photography by Matt Hawthorne
Years before he was the world’s highest-paid writing instructor and arguably the greatest living lexicographer, Bryan Garner was a golfer. He grew up in the Panhandle, just outside Amarillo and traveled the state picking up junior titles, beating on occasion future pros like Blaine McAllister. His instructor was the great Harvey Penick, who took a shine to the boy as he did his other top students, Ben Crenshaw and Tom Kite. Garner was just as special. When he was 12 years old, he won 10 of the 13 junior tournaments he entered—and finished second in the others. A year later, he won 16 of 22 tournaments; he again finished second in the rest.

But in high school a girl he liked told Garner he had an impressive vocabulary, and, wanting to impress her further, he took to reading the dictionary. Then a strange thing happened. Two days later, he no longer cared about the girl. Soon he no longer cared as much about golf. With each page of the dictionary, a little more of a secret world was revealed—a word’s definition, its pronunciation, its root, its synonyms and antonyms, its proper usage in a sentence. That’s when Garner brought out the note cards. He wanted to know—really know—these words, so he copied them down and began a filing system. One day his brother Brad, two years older and just as accomplished a golfer, knocked on Garner’s bedroom door and found his brother peering at a copy of Webster’s Second Edition.

“Bryan, let’s go play golf.”

“Nah, I’m reading the dictionary.”

Brad was floored. “C’mon. What’s ever going to come of that?”

Studying dictionaries would lead Garner to study the broader language, to study usage experts like William Strunk and E.B. White and the granddaddy of them all, Henry Fowler. With time, Garner would supplant Fowler as the usage authority in the English-speaking world. He would write his own dictionaries and edit the world’s leading legal dictionary. A lawyer by trade, Garner would teach other lawyers how to write better, inventing a professional field and making millions in the process. He would write 18 books and be called a “rhetorical genius” by no less a certified genius than David Foster Wallace.

He would, in short, help shape the very language that first fascinated him.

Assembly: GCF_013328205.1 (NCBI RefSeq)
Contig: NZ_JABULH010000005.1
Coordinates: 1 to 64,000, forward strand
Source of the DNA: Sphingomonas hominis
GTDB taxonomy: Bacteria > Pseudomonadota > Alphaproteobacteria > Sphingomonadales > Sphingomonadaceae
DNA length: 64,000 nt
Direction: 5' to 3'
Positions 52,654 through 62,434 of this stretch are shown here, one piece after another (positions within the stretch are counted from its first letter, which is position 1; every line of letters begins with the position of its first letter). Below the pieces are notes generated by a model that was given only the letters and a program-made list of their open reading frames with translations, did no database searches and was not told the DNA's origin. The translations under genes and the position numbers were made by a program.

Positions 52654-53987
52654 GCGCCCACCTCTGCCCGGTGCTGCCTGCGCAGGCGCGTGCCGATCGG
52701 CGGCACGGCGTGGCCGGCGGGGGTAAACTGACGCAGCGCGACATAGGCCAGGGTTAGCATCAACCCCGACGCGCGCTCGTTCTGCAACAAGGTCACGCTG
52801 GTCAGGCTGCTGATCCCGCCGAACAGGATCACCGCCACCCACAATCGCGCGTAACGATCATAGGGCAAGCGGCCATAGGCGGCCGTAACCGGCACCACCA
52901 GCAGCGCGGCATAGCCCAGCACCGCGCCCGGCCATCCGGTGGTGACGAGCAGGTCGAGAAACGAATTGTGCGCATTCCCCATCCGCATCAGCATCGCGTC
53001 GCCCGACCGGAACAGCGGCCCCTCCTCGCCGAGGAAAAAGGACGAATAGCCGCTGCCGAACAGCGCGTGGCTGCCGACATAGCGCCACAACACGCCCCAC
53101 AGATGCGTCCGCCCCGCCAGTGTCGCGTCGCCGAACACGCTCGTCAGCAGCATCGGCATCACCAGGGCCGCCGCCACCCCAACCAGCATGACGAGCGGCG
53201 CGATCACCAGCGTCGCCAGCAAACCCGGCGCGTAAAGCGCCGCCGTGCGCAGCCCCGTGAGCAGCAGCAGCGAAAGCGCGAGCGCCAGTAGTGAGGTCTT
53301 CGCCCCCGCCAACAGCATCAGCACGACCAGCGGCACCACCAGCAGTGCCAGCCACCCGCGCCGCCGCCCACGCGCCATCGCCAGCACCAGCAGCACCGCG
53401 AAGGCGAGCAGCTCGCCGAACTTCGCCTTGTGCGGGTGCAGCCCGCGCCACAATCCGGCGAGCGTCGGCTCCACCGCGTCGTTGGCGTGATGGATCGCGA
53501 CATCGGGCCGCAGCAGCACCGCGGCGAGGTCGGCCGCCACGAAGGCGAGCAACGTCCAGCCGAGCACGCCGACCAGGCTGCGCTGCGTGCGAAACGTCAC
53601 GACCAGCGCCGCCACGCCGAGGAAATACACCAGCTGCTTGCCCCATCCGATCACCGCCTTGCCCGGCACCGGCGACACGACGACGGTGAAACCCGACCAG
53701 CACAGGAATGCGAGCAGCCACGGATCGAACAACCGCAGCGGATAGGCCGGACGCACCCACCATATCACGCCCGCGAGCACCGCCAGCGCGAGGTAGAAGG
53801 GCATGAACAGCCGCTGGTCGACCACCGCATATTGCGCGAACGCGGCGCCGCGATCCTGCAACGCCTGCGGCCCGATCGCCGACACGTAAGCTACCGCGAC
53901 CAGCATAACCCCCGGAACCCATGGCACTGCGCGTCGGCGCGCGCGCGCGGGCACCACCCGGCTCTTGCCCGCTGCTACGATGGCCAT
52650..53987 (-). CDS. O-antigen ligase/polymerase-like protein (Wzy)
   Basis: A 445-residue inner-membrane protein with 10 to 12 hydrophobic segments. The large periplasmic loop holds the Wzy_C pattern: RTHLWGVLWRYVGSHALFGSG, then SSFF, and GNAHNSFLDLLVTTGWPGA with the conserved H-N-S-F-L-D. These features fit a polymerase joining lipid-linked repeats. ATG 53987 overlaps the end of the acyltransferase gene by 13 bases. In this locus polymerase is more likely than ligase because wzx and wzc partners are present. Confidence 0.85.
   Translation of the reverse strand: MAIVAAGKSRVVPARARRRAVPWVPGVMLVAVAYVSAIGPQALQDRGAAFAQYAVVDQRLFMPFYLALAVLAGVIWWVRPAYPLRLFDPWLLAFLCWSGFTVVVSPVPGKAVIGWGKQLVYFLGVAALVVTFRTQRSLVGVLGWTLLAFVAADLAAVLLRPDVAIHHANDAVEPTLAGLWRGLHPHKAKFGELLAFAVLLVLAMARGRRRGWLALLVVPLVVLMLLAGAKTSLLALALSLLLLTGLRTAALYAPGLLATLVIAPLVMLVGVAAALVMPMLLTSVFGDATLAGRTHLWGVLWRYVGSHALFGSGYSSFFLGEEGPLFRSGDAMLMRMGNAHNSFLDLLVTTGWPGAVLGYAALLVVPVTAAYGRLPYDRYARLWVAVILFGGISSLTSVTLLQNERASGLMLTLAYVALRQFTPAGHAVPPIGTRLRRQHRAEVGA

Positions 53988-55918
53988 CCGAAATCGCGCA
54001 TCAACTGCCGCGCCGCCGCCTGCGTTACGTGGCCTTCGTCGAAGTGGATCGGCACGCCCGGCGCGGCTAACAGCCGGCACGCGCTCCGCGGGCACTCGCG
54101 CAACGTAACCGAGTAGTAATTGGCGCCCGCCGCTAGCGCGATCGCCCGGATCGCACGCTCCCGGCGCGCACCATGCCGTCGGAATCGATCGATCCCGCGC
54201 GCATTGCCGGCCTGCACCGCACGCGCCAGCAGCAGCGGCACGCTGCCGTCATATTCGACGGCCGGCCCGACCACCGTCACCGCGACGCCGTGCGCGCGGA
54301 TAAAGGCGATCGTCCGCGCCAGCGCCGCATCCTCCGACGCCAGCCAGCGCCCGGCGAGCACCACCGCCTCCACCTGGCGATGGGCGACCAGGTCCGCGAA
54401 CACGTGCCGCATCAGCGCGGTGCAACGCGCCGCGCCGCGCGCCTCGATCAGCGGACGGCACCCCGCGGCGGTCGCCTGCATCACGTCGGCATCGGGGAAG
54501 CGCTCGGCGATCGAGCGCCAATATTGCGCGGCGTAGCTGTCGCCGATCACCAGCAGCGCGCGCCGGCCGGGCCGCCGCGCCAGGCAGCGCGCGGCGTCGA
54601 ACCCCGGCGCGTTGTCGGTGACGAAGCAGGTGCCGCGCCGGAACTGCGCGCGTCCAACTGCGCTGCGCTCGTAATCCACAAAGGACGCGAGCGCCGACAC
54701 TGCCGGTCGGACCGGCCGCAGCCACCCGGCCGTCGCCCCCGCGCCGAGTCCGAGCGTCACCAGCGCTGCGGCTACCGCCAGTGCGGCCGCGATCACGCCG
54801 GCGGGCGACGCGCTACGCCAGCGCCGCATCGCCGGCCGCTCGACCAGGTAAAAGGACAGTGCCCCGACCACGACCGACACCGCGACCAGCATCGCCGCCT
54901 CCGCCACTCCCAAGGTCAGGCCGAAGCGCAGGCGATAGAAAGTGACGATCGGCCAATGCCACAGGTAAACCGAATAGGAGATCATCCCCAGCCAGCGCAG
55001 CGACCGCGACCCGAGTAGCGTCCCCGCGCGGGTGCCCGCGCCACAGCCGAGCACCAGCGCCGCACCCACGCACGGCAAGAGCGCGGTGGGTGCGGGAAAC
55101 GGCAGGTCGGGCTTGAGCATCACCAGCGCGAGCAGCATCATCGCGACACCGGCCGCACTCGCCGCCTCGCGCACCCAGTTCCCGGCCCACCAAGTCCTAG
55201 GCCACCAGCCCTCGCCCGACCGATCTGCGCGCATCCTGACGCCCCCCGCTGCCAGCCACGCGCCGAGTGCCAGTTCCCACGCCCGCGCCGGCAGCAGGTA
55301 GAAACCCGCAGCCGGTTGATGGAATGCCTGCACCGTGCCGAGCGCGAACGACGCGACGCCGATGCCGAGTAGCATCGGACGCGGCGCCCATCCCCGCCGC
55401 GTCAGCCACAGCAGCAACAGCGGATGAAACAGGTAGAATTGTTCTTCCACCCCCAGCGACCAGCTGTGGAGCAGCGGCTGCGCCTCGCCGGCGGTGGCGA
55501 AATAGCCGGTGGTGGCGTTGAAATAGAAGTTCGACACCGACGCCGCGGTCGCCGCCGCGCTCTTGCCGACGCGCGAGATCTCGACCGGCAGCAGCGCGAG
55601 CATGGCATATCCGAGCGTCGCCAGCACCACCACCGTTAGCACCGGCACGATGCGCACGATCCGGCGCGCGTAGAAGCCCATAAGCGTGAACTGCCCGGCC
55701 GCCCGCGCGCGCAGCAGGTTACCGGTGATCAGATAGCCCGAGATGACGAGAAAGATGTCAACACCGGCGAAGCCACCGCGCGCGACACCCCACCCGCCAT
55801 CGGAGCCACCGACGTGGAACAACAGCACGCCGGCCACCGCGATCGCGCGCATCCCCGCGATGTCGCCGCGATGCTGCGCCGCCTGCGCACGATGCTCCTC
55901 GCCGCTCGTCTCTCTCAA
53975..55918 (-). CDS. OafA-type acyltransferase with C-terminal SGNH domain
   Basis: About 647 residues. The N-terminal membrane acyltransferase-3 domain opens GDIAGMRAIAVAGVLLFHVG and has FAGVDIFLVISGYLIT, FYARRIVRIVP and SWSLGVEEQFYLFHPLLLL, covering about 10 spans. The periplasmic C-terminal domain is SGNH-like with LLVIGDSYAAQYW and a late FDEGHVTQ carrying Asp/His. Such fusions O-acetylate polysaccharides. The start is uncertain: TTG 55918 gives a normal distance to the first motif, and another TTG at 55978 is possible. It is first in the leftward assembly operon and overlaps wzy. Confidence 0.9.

Garner comes from a line of intellectually curious people. His grandfather Meade F. Griffin served as a justice on the Texas Supreme Court for 20 years. Garner’s father, Gary, was a music professor at West Texas State (now West Texas A&M) in Canyon, Texas, where he grew up. His mother, Mariellen, was a teacher until the three boys came along. His parents were sticklers for good grammar, Gary in particular, but that corrective nature never hindered learning. If anything, the Garner household thrived on competition. When he was 9, Bryan developed a fascination for dinosaurs. One night, driving home from campus, his father told him, “I bet you can’t name 25 dinosaurs before we get home.” And so it began: T-rex and stegosaurus, brachiosaurus and pterodactyl. On and on, until Garner got to 24—and then silence. And now their driveway was approaching. And now they were pulling in.

“Ramphorhyncus!” Garner shouted.

No way is that a dinosaur, his father thought. But there it was, in a book on dinosaurs that Garner loved. Ramphorhyncus: similar to a pterodactyl but with a pointed tale.

“Our parents are really at the core of all the success we’ve seen,” says younger brother Blair, a country music disc jockey in Los Angeles with a show, After Midnight, that’s syndicated in 252 markets. (Brad plays flute in the Cincinnati Conservatory and teaches in Manhattan at the Juilliard School.) The boys were good students but Garner was never a great one. Only in subjects that interested him did he come alive. During Garner’s golf phase, even more impressive than the trophies he won were the golf tips he organized. He had received a gift of about 100 golf magazines from a colleague of his father’s and a subscription to Golf Digest, and soon his room filled with folders that contained articles on chip shots, sand shots, approach shots, trouble shots, driving, putting, everything. “I guess it was an early manifestation of what I do today: wanting to take information and organize it in a very retrievable way,” Garner says.